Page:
Welcome to the spookiest Prefect Blog around! This month, we are honoring the scary season by taking a look at the way some parts of the world celebrate in October. We also have prepared some rather frightening legends from multiple cultures, and left you all with a list of recommended stories on our very own archives to set the horror mood! We hope you're all having a fabulous October! As a special note, the Prefect's Fall Quarter Writing Challenge, the "[Insert Challenge Name Here] Challenge", has been posted. You can find it +here for more spook-tastic details! Throughout the world, everyone is bringing in the new season in their own spectacular way! In order to celebrate along with them, we would like to present a few fun October Festivities from around the globe! This is Not Art (Newcastle, Australia) In Australia, October hosts an event dubbed "This is Not Art," which has been an annual gathering of artists (both emerging and experienced) that has been happening since circa 1998! It is a gathering for sharing ideas, experimenting, and meeting like-minded individuals (who might even become a future partner for collaborating on their artistic endeavours). Thousands of people attend this festival each year, which is made up of approximately 150 smaller events. It welcomes all artists, performers, writers, thinkers, theatre-makers, dancers, and tech-heads to come together for a fun-tastic and creative weekend! Lake of Stars (Mangochi, Malawi) Over in East Africa, you will find the country of Malawi and, with it, the Lake of Stars Music Festival! This music festival goes a lot deeper than merely gathering people together for some good times (though it does that, too). In its very core, it also serves to and focuses on influencing the growth of the local economy. Due to the tourist attraction to the small country for the festival, and through ticket sales and volunteer activity to things like flood relief programs, the Lake of Stars Festival helps improve life for the locals and they put on a fantastic show while they're at it! Concurs de Castells (Tarragona, Spain) This Spanish event is all about one thing: human towers. Concurs de Castells is an annual competition in which over 40 teams compete to create the most complex and tallest human towers. This event dates all the way back to the 18th century and is still enjoyed by over 6,000 average spectators each year. In a display of Catalan culture, complete with parades, music, and street performances, the event mainly focuses on this competition that creates towers on an average of nine stories high! The teams have five rounds to build their best towers, and a points distribution system helps determine the winners! Albuquerque International Balloon Fiesta (Albuquerque, New Mexico) Have you ever been to a Balloon Festival before? If you have, you're familiar with the many crafters gathered to sell balloon-related goods (among other handmade goods), live band performances, and the main event, watching the many colorful and unique hot air balloons take to the sky. In Albuquerque, this festival surpasses any Balloon Festival you've ever seen by leaps and bounds. Crowds gather to watch over 750 beautifully whimsical hot air balloons rise into the blue skies. Besides watching the balloons, the event also offers filmmaking contests, balloon riding services, AfterGlow fireworks, and balloon races. Festival du Nouveau Cinéma (Montreal Canada) Filmmakers and film-lovers alike gather to this 44-year-old festival to experience the spirit of good company, revelry, and fun. This 11-day festival brings people together from around to experience over 300 films, conferences, art installations, cocktail parties, performances, and transmedia projects. It has an emphasis on "the new" and acts as a showcase for all cinema types. They try to keep on top of things as the world (and its technology and media) changes from year-to-year, and encourage the latest trends as well as bringing in fresh ideas and features. The Festival du Nouveau Cinéma remains determined to expand the horizons of Montreal audiences by showing them original ways of presenting and experiencing film. Amsterdam Dance Event (Amsterdam, the Netherlands) This electronic music platform and club festival is the leading and largest, worldwide! By the light of day, this conference is the ultimate business and inspiration platform for the global electronic music industry. It focuses on providing music professionals, aspiring DJs, and musicians the latest in technological, human, and business resources. By the dark of night, this festival provides access to the entire whole spectrum of electronic subgenres, with over 2,500 artists performing in 140 of Amsterdam's music and nightlife spaces. In 2017, the festival brought 395,000 visitors from over 90 countries, which makes it the world's biggest club festival. Frankfurt Book Fair (Frankfurt, Germany) This isn't just your average book fair. Frankfurt's 70-year-old event hosts 7,000 exhibitors from 100 countries and nearly 300,000 annual visitors. For book fans from all over the world and international publishers media, it is all about printed and digital content and the relevant topics for the coming year. The book fair is the most important international marketplace for content, as well as a key trendsetter for society and a major cultural festival. The first three days are for business and industry only, but the public is invited to attend the last two days. These final days are filled with book signings, readings and the perusal thousands of new and exciting titles. Jewish Festivities in October This year, only two Jewish holidays falls in October -- Simchat Torah and Shemini Atzeret. However, they're the last of a whole series of interconnected festivals and approximately every second year, the majority of them do fall in October, so we're going to cover all of them. Strap in. They're kicked off by Rosh Hashana, which never falls in October, but it's the Jewish New Year. None of the following holidays are spooky in any way, unless you count the inherent threat of death on Yom Kippur (check out the +extremely metal list of ways you can die that we recite) and the threat of wasps on Sukkot if you decorate your sukkah with fruit. Wasps are terrifying. Yom Kippur -- lit. "Day of Atonement", this is... well, exactly what it says on the tin. Ten days after Rosh Hashana, you fast (no water or food) for 25 hours, and you're basically asleep or praying, so it's pretty easy to avoid food when you're sitting in a synagogue with hundreds of other people who are also hungry and thirsty. You also wear all white and since you're not meant to wear leather shoes, the shoe choices can be... interesting. You atone communally for all the sins you've committed against God, but the sins you've committed against other people you need to make amends yourself -- God can't do anything about those. There's the idea that God decides whether you're going to die in the coming year on Yom Kippur, but it's just a metaphor, honestly. Sukkot -- Just five days after you're done praying for an entire day without food or water, you have to start eating your meals in a little tent-type thing you rig up in your backyard called a sukkah (sukkot is the plural). It's got to have three walls and a roof made of palm fronds where the fronds cast more shade than there is sunlight BUT you can also see the stars at night. It's a complicated business. Once you've satisfied all eleventy billion rules however, you get to just enjoy it for a whole week! It symbolises the temporary dwellings that the Jewish people lived in when there were in the desert for forty years after they left Egypt. You also wave a bundle of plants and an etrog, which is like a very large and expensive lemon that doesn't taste very nice. I don't know what it's like in the northern hemisphere, but October is perfect weather down here in Australia for chilling outside, it's delightful. Shmini Atzeret -- I had to google this one, I'm not going to lie. I knew it existed, but I didn't really know what it was. Shmini means 'eighth' and 'azteret' shares a root with the word for 'halt, stop'. It's the day after Sukkot ends, and it's a day when we just take an extra day to enjoy God's company, really. It's like when you have a friend stay with you for a few days and you really like their company so you're like "aw, why not just stay an extra day". Also, this is the day you start praying for rain. Simchat Torah -- This one is the most joyful by far. Every year Jews read the whole Torah (the first five books of the Bible) and on Simchat Torah, we get to the end. BUT because we love the Torah so much, we get really excited and then immediately read the beginning again, starting the cycle anew. There is lots of dancing, some drinking, more dancing while holding heavy Torah scrolls, and general merriment. And then, finally, we get to rest all the way until Chanukah! We have survived another holiday season, Halleluyah. Día de Los Muertos by @TreacleTart Across the world, the end of October brings Halloween. Houses are decorated with lights and spooky creatures and kids run around in costumes in search of sweet treats. It’s a great holiday, but not the main reason that I look forward to the close of the month. Instead, I anxiously await the first of November because that’s when Día de los Muertos begins. Día de los Muertos translates literally to The Day of the Dead and is a celebration that honors ancestors with food, drink, music, and family celebrations. It is a tradition that originally comes from Mexico, however, it’s growing popularity has led to celebrations in other Latinx countries and in the Southwestern United States. Like much of Mexican culture, Día de Los Muertos is rooted deeply in Aztec culture. In the 16th century when the Spaniards invaded, they tried to stop the Aztecs from celebrating believing the holiday to be sacrilegious. Their efforts had little effect. Eventually the holiday was shifted from summer when it was originally celebrated to November where it coincided with All Saints Day. One might think that a holiday celebrating the dead would be somber, but Día de Los Muertos is actually very lively and happy. Each family builds an altar in their home which carries photos of all their loved ones who have passed on. Altars are traditionally decorated with bright orange marigolds. Ofrendas (offerings) of favorite foods and drinks are left out for hungry spirits. Shots of tequila or beers are also not uncommon. Families also visit the cemeteries and decorate grave sites leaving similar offerings. Trails of marigold petals can often be found leading to the altars as a sort of pathway for the spirits. Massive displays of candles are also often found at the cemetery entry where people can light them in prayer for an ancestor. In the cities, impromptu parades called calendas spring up. Bands with trumpets, trombones, drums, and tubas lead processions of dancing people through the city, pausing periodically to play a song here or there. These often go on for hours and can get quite rowdy as the crowd size increases. Face painting is another common tradition. Ladies and men alike paint their faces to look like calaveras (sugar skulls). It’s common for women to braid flowers into their hair and dress in bright dresses. Finally, Pan De Muerto (Bread of the dead) is baked and eaten. The exact origins of the bread are unknown, but it is said to be a symbolic stand in for a idol’s sacrifice. The round shape of the bread represents the body, the cross and round decorations on the top represent the skull and bones, and the red sugar is said to represent the blood. The bread itself has a light cinnamon flavor and is usually enjoyed at breakfast with coffee. All in all, Día de Los Muertos is easily my favorite fall holiday. It has the fun elements of Halloween with a deep significance and rich cultural roots. Between the altars, breads, foods, and parties, it’s easy to see why it’s growing so quickly in popularity. Commercialization of Halloween in the US In the United States, the epitome of what "melting pot" culture refers to is the holiday of Halloween. It's a blending of pagan and religious beliefs, rituals, and traditions from all people living in America. Halloween is recognized nationally on October 31st, also known as All Hallow's Eve to precede All Hallows Day or All Saints Day on November 1st. Jack-O-Lanterns derive from the carved vegetable lanterns that Celts would make during Samhain to light the way for good spirits while a bonfire was meant to keep away evil ones. For many children in the US, carving their own Jack-O-Lantern is a rite of childhood and there are national pumpkin carving contests where artists create beautiful works of art in pumpkins ranging from the size of your hand to one thousand (1,000) pound behemoth pumpkins. In the 1800's is when the large influx of immigrants from Europe changed the way Halloween was celebrated into the more modern version that happens today. They brought over many games synonymous with this time of the year such as bobbing for apples, telling ghost stories, and general mischief and pranks that sometimes turned into vandalism and crime. Something else that began to become a widespread activity around Halloween was children dressing up in costumes and going door-to-door for more lighthearted fun. This was the early version of "Trick-or-Treat" that kids still do today. It has been called both "Beggar's Night" and "Trick-or-Treat Night," and it often does not fall on the actual day of Halloween, as cities and towns typically schedule it sometime during the week of Halloween instead. Children dress up in costumes (and sometimes so do the parents!) and go door-to-door telling jokes and getting candy and snacks in return for a few hours the night of the event. This commercialization and handing of candy out to kids means that US candy companies jumped on the potential profits to be made during this holiday. Many companies release specially shaped or designed packaging such as adding pumpkins, bats, and skeletons and the colors to purples, blacks, and oranges. Decorating companies also leapt at the chance for profit as well, creating all sorts of Halloween-themed decorations from glittery foam pumpkins to giant inflatable ghosts to put in the front yard. There are often contests in neighborhoods for best decorated home and (unofficial) best house to give out candy -- this often is the house that handed out king-size candy bars every year. With this decorating intensity, another thing that happens during Halloween-time in the US is the idea of Haunted Houses. These are often run by local municipalities, companies, or even on the grounds of theme parks like Universal Studios and Disneyland. The main objective of these places are to scare the living daylights out of everyone who passes through, including small children and parents. Some places even require waivers due to a possibility of being hurt and to allow the actors inside to be able to touch you as part of their act to scare you more. Often times there is a small charge to get in, as it helps pay for the decorating of the place and cost to run electricity and other things while the Haunted House is in operation. Sometimes though, places will simply ask for a donation of any amount to get in, or if the Haunted House is being put on to support a local food bank or similar community center, they will ask for canned food or other types of donations. No matter the cost of entry though, the main object of Haunted Houses is simply to scare those who pass through and to give them a good show while they are there. While the holiday of Halloween stems from a wonderful mixing of religious and cultural traditions that used to center around the end of harvest season and a way to celebrate before the start of November, today it has become a much more gaudy, silly, and also scary holiday for those who live in the US. Trick-or-Treating is still fun as adults for many people, and Haunted Houses may be an annual family and friends event for others. No matter how we celebrate Halloween in the US, it's a fun holiday filled with delicious candy and fun decorations for all to enjoy. The Best Month of the Year For me, October brings with it a number of wonderful things. First, it's the cooler weather -- a nice relief from the hot summer. With the cooler weather, of course, comes the annual changing of the leaves! The trees trade their once lush green to a vibrant display of reds, oranges, yellows, and browns. Even after they shed their colorful cloaks, it only means more fun (by way of raking them up into a pile and jumping into them, of course). It feels almost as if those fast and carefree days of summer slow into a tranquil and more reliable tempo. Plus, pumpkin and apple-flavored everything hits the shelves in mass quantities, which are always exceptionally fun to explore. And the decorations go up! Much like with the winter holidays, colorful lights line the streets. Except these lights are brightly golden, green, red, and cheerful. These lights come in ghoulish arrangements, and where a snowman might be in a few months, a life-sized mechanical werewolf can be seen. People string cobwebs, hang skeletons, place pumpkins, and create replicas of cemeteries, where you might find a hand of a zombie plunging through the earth to snatch an unexpecting passerby. It's the time of year where people actively seek to frighten themselves (and others). Scary movies are featured (like the new Halloween movie releasing this month). The lines for Haunted Houses are incredibly long but so worth the wait, as you enter your own personal horror flick, waiting to be chased by a masked man in a chainsaw or jump-scared by a witch hiding behind a door. Some people even create miniature Haunted Hallways for the kiddos to traverse while out trick-or-treating -- for only the bravest will be able to pass through and earn themselves a full-sized candy bar! But it's not only the frights that can attract people to this month. Around here, it's also Harvest Season. Fruits and vegetables are reaching full size and ample ripeness. The reddest of apples, the most golden gourds, and the juiciest tomatoes are all ready to be picked. This is truly when the Farmer's Markets thrive, offering a vast rainbow of colors and shapes to the population. Hayrides and corn mazes are in season, too. If you've never been to a corn maze, it's a fun little adventure that I highly recommend. It's even more fun when you go at dusk, knowing that you'll be stuck in there well after-dark and things feel slightly more spooky than they do during the daytime. People throw parties and dress in costumes! You haven't lived until you've eaten meatloaf and sausage links meant to replicate human organs . So go ahead and embrace your weirdo, spooky self this month (I know I will be), as it's the only month that it's really publicly acceptable to do so . Most of all, this month brings will it all kinds of nostalgic activities with my family. From trick-or-treating (which I now get to do with my daughter), to Cupcake Wars (coming soon!), to group-decorating, parties, apple-picking, pumpkin-picking, potato-picking, and canning/jaring/baking all the things I've grown in my garden, October truly is my favorite month. Spooky Myths and Legends From Around the Globe Halloween has always been notorious for its myths and legends, but frightening tales are not always season-exclusive! Here are some favorite tales from around the world! As a fair warning, make sure to read these with all the lights on and your favorite plushies to keep you safe -- it's about to get spooky in here! The Blood Countess [Hungary] This tale is interwoven with early myths of vampirism, about a Hungarian Noblewoman named Countess Erzsébet Báthory de Ecsed (also known as the Blood Countess). To cut a long and twisted story short, the Countess was known (and convicted) for murdering females to bath in their blood, believing that this was the answer to eternal youth. The Countess was convicted of around 80 murders, but testimonies and eyewitness accounts have boosted numbers into the 600s, and apparently, attendants of her estate estimated that between 100 and 200 bodies were removed from the premises at the time of her conviction. La Llorona (The Weeping Woman] [Mexico] Legend has it that La Llorona is the spiritual remains of a mother who was accused of drowning her children in the local river. Her ghost haunts rivers and creeks alike [specifically the Sante Fe and offshoots of the River], searching for children to drag into the watery depths. Recipient of the title, The Weeping Woman, she is always reported to be in a grievous state of crying when spotted. Children are warned not to venture out after dark, in fear that La Lorona will catch them. While some tales say that she will only take children, others claim that she will take pretty much anyone. It's probably best, however, to steer clear of a weeping woman in white if you're ever out near the Santa Fe after dark. Gjenganger [Scandinavia] The gjenganger is a particular type of spirit that has an actual physical entity about it -- it is completely corporeal. As is said for most unhappy ghosts, it is said to be the spiritual remains of someone who has some unfinished business in their life and often were met with a violent end. Gjenganger seem to target the family and friends of the deceased person and can inflict actual damage (even kill) as they have a physical 'body' and can interact on the physical plane. However, a gjenganger will not brutally attack anyone. Instead, they spread pestilence and plague by "pinching" their victims, which causes a necrosis that will slowly kill the person infected. This pinch is known as dødningeknip or the dead man's pinch. Like other mythological entities, holy symbols seem to ward them off, and there are also precautions in place that can be done to prevent a loved one from rising as a gjenganger. To mean, they seem to be some cross of spirit, zombie, and vampire, which is pretty cool (and absolutely terrifying). The Man-Eating Tree [Madagascar] A German explorer and botanist by the name of Karl Leche wrote a letter in 1874 (which soon went on to be published in journals and newspapers), detailing his discovery of a man-eating tree. Of course, to a botanist, this was an astounding discovery. The tree was described as having a thick, bulging trunk (shaped similarly to a pineapple), and had huge three-foot-wide leaves covered in tiny hooks. With a sweet and tempting nectar in the plant's center and protruding tendrils that stood taller than a full-grown man, the plant was a spectacle of curiosity. Tale has it that Leche bore witness as one of the locals drank from the nectar, who was then captured by the tendrils and the giant leaves closed around them. Leche wrote that after 10 days, the tree unfurled its leaves once more, and where was once a person then lay a skeleton -- just bone. While the tree's existence or the validity of Leche's letter have neither been proven or disproven, if you're ever out wandering the jungles of Madagascar and happen upon a giant, frightening plant, it's probably best not to drink from it. Which would you prefer to tango with -- the Man-Eating Tree or the Whomping Willow? The Girl in the Bathroom [Japan] Nope, she's not named Myrtle, though she does like to haunt the girl's bathroom of one particular Japanese school. Legend has it that if you go to the third stall of the third floor's girl's bathroom and knock three times while reciting the girl's name (Hanako) when you open the door, she'll be there. I've found two versions of what happens at this point. The first is that you'll be grabbed by one of her bloodied hands, and the second is that she appears in the form of a giant lizard, which will eat you. Either way, it's probably best not to do it (especially if there's a chance you're going to be devoured by a lizard). And, apparently, she's not the only ghost known to haunt public bathrooms in Japan! What are some of your favorite myths and urban legends? We'd love to know! In the spirit of the season, we would like to present some of our favorite Dark/Horror Fic Recs (with some tasty treats for the authors)! Rinse and Repeat [Mature] by @VaguelyCreativeName Project Azkaban [Mature] by @Unwritten Curse Sisyphus [Mature] by @ShadowRose China Doll [Mature] by @forever_dreaming Antebellum [Mature] by @Aphoride Beyond the Veil and into the River of Death [Mature] by @pookha The Brother's Three [Mature] by @Chelts-rhj Crouching Parasite, Deathly Agenda [Mature] by @AbraxanUnicorn Out of the Shadows [Mature] by @dirigibleplums Hate [M] by @abhorsen. Non-Omnis Moriar - Not All of Me Shall Die [Mature] by @Celtic_Dreamer7 Joy [Mature] by @scooterbug8515 Misconstrued [Mature] by @Diogenissa All Hallow's Eve by @MadiMalfoy OooooOOOooOOOoooo! That's a wrap, folks! We would like to give a huge shoutout to @TreacleTart for providing us with the Dias de Los Muertos piece as well as those lovely pictures! We hope you have a wonderful and safe month, full of excitement, love, and spooks! >3 _________________________ credits: articles: Jewish Festivities in October - Emma Dias de Los Muertos with Photos - Kaitlin Commercialization of Halloween in the US - Madi Spooky Myths | Worldwide Festivities | Fic Recs - Rumpels Header/Divider | Layout Fic Rec Graphics - Rumpels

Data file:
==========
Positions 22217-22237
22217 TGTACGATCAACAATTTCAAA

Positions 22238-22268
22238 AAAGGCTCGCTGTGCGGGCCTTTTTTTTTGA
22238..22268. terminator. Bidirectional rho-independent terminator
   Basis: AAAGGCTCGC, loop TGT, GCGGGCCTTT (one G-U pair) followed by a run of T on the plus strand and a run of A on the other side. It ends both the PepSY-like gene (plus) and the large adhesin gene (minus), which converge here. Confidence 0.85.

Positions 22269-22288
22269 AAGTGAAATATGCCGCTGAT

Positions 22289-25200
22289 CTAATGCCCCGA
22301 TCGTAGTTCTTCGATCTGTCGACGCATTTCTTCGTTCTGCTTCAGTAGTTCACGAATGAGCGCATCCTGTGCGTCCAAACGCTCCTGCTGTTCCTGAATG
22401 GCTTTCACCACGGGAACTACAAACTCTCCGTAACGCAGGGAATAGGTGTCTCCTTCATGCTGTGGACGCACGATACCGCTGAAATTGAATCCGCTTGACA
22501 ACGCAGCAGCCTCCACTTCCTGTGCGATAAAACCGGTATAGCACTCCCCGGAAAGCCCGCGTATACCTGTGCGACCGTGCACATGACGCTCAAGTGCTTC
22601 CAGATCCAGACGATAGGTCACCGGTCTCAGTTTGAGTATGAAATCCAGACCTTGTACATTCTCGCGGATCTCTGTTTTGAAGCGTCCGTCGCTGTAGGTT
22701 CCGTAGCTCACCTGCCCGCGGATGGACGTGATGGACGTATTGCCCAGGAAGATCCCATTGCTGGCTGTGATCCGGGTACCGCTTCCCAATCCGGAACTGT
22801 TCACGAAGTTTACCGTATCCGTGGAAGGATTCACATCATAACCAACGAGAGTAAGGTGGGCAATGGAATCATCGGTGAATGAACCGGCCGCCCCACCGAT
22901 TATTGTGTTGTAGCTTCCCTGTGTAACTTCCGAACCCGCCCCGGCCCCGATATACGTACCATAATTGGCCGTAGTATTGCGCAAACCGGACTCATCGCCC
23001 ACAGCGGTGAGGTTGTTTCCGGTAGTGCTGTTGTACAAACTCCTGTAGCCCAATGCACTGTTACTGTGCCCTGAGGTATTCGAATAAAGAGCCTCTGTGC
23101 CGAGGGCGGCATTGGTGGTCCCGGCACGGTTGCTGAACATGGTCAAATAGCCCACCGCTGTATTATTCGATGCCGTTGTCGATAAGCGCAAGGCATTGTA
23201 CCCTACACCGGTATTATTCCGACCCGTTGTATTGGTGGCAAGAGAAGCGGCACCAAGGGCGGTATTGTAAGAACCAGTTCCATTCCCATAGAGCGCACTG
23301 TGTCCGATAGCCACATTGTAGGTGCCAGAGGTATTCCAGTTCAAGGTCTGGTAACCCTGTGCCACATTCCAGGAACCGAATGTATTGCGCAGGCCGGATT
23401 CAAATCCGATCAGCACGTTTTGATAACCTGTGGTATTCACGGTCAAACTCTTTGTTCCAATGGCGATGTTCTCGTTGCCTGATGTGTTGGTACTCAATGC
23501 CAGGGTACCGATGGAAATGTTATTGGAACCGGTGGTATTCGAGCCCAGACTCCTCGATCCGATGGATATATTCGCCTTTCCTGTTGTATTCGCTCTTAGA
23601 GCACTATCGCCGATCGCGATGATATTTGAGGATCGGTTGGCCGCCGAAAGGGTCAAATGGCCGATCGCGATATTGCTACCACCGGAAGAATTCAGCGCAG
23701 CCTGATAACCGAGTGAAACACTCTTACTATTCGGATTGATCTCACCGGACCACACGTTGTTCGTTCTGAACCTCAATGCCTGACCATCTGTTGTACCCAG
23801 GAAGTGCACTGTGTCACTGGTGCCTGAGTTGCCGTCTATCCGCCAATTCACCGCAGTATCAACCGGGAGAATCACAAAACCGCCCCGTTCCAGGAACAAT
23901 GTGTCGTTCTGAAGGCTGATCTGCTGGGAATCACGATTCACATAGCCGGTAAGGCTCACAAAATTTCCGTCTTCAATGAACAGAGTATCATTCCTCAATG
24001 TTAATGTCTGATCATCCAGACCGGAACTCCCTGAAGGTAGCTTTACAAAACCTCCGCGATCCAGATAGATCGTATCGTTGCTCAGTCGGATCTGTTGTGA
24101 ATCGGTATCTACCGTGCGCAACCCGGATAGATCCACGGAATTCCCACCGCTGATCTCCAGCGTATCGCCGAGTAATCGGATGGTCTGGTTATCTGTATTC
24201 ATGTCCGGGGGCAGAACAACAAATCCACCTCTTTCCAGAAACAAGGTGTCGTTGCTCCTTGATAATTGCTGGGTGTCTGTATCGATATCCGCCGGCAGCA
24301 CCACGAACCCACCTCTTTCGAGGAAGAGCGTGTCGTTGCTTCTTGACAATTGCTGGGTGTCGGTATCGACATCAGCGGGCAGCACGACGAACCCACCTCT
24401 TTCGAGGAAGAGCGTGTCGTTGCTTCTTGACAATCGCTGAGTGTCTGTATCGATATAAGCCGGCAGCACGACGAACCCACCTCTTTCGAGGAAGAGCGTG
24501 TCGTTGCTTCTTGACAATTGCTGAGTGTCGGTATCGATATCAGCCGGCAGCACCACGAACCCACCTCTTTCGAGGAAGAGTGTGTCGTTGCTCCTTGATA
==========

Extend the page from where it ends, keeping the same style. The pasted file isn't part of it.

4. 8 points